After what has seemed an endless week of drama in ranging from Kentwan Balmer's pouting to Glen Coffee's sudden career shift, the 49ers finally got to focus on football this Sunday. While time expired with the 49ers on top 37-17, there were definite highlights and lowlights in a contest that all but the most casual fans would call "pretty frickin' sloppy".

The above noted, what follows are my observations of the good, bad and downright ugly moments of today's contest at Lucas Oil Stadium.

The Good:

Mike Iupati looks good.
Really good. He's a natural born mauler, and against the Colts' starting defense, he showed just how effective he can be. Once he matures enough to tighten up his pass blocking, Iupati is going to be one heck of a guard at the NFL level.

Anthony Dixon is a gifted runner.
And if he can learn to pass block...he'll be one hell of a #2 option behind Frank Gore. Today against the Colts, he displayed patience, vision, power and quick feet for a man his size. For a guy that wasn't being considered the #2 runner prior to Glen Coffee's abrupt departure, he really showed up today.

Reggie Smith is playing like the heir apparent at SS.
He made a great play in the end zone to force the Colts to settle for a field goal on their first possession today, and made a great break on a tipped pass to score the 49ers' first points of the day. More impressive than his interception of a tipped Curtis Painter pass was his display of breakaway speed on the ensuing 90 yard touchdown return.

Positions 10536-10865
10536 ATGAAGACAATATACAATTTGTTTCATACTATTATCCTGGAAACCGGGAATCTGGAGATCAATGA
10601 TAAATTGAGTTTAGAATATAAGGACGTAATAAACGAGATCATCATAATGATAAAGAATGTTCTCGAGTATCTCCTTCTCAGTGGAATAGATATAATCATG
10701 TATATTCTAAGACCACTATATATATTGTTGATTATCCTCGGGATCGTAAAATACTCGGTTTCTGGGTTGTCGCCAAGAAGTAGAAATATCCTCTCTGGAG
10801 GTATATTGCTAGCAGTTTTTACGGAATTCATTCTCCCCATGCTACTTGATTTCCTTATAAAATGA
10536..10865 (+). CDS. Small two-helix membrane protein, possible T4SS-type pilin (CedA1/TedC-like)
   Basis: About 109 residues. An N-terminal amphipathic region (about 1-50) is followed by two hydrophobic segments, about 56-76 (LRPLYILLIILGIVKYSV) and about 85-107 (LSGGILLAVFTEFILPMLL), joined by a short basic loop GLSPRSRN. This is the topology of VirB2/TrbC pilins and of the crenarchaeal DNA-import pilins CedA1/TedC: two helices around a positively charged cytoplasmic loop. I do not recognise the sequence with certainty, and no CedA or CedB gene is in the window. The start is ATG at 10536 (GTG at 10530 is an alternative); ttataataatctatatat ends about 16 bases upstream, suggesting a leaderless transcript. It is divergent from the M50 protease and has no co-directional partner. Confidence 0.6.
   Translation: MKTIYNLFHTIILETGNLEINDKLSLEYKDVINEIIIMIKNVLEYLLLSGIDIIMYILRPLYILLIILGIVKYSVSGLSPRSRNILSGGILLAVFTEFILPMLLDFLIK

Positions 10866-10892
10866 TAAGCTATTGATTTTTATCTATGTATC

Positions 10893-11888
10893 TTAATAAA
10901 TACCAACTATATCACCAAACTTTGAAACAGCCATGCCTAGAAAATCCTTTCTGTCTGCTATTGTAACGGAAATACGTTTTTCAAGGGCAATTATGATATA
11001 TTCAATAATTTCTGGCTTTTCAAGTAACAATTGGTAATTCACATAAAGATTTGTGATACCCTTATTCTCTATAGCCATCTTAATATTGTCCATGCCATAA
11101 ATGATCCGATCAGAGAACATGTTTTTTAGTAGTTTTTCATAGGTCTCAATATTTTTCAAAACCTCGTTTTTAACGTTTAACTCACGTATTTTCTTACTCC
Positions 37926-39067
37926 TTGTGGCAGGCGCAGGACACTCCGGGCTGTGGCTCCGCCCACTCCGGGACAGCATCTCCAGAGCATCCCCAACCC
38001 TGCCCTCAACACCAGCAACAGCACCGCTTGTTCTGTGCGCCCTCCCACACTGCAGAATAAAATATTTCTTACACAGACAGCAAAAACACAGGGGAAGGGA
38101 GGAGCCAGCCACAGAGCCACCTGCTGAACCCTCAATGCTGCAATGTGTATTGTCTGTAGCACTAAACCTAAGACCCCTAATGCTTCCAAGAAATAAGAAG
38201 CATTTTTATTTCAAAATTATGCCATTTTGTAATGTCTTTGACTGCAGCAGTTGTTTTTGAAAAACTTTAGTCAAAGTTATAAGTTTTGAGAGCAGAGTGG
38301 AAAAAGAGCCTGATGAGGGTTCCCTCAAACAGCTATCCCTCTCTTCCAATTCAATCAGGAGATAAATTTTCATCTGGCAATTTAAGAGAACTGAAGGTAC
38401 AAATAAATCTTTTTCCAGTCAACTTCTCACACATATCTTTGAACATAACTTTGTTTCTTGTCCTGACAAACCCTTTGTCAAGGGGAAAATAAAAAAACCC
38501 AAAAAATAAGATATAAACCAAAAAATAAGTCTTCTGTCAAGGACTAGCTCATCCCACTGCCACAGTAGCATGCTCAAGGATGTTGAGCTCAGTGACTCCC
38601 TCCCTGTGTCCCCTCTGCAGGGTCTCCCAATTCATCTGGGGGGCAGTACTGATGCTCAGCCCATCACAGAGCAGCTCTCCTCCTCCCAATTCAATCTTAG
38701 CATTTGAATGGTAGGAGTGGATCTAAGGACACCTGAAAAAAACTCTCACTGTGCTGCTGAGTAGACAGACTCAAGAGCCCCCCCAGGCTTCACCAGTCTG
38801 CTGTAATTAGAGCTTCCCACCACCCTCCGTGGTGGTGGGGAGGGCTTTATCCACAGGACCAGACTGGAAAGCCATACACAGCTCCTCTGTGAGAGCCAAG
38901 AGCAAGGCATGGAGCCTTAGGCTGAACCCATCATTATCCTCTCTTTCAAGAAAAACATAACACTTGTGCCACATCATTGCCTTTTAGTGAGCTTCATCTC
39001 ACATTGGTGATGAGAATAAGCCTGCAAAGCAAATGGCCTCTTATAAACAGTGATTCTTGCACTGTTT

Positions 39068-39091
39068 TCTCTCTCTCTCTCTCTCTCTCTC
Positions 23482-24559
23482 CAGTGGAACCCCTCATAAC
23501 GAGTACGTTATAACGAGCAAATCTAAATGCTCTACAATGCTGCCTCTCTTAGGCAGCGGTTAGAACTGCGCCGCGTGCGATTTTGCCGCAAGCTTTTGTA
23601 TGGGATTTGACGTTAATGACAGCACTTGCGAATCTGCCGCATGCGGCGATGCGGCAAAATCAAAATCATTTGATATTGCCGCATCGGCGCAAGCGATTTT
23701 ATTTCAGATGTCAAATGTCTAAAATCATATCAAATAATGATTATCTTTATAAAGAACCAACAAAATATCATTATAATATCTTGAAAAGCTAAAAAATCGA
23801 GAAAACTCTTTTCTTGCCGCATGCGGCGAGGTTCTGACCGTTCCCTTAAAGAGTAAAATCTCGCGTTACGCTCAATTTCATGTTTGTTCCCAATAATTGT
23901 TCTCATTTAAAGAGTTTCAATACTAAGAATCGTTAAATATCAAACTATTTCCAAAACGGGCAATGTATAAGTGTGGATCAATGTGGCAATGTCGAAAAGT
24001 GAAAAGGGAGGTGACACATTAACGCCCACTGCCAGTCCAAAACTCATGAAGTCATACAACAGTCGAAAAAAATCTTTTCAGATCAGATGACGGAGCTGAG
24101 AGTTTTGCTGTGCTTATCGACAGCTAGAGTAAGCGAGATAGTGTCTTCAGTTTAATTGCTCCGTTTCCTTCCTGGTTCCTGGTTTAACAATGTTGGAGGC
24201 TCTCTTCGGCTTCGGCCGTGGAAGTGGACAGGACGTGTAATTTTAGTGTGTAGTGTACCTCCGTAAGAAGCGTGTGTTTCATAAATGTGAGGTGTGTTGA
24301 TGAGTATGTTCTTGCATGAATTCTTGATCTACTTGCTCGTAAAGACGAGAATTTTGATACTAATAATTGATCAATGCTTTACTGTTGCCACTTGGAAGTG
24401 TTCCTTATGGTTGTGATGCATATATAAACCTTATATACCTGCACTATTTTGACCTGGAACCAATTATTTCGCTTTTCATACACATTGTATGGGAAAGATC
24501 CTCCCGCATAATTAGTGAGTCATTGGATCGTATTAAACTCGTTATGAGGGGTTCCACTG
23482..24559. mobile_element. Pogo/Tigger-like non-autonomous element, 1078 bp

Ricky Jean Francois looked pretty good in the middle.
All told, RJF looked very effective at NT today. He did a heck of a job eating up blocks and creating rush lanes in the middle for his linebackers, and made a few eye opening plays in the backfield on his own. His range and quickness were evident enough to impress...even though the Colts were without the services of their starting center, Jeff Saturday.

Will James and Karl Paymah both look like solid additions.
Though James was the more impressive of the two, both were solid in coverage, and looked like solid veteran additions to a defensive backfield that was sorely in need of veteran depth by the end of last season.

Kyle Williams played well today.
In both return duty and as a receiver, Williams really brought it today. He showed solid return ability, shiftiness, good awareness and also some ability as a receiver. He was able to pull down a nifty catch and get out of bounds to stop the clock at the end of the 2nd quarter, helping set up the 49ers' final points of the half.

Diryal Briggs looked very good off the edge.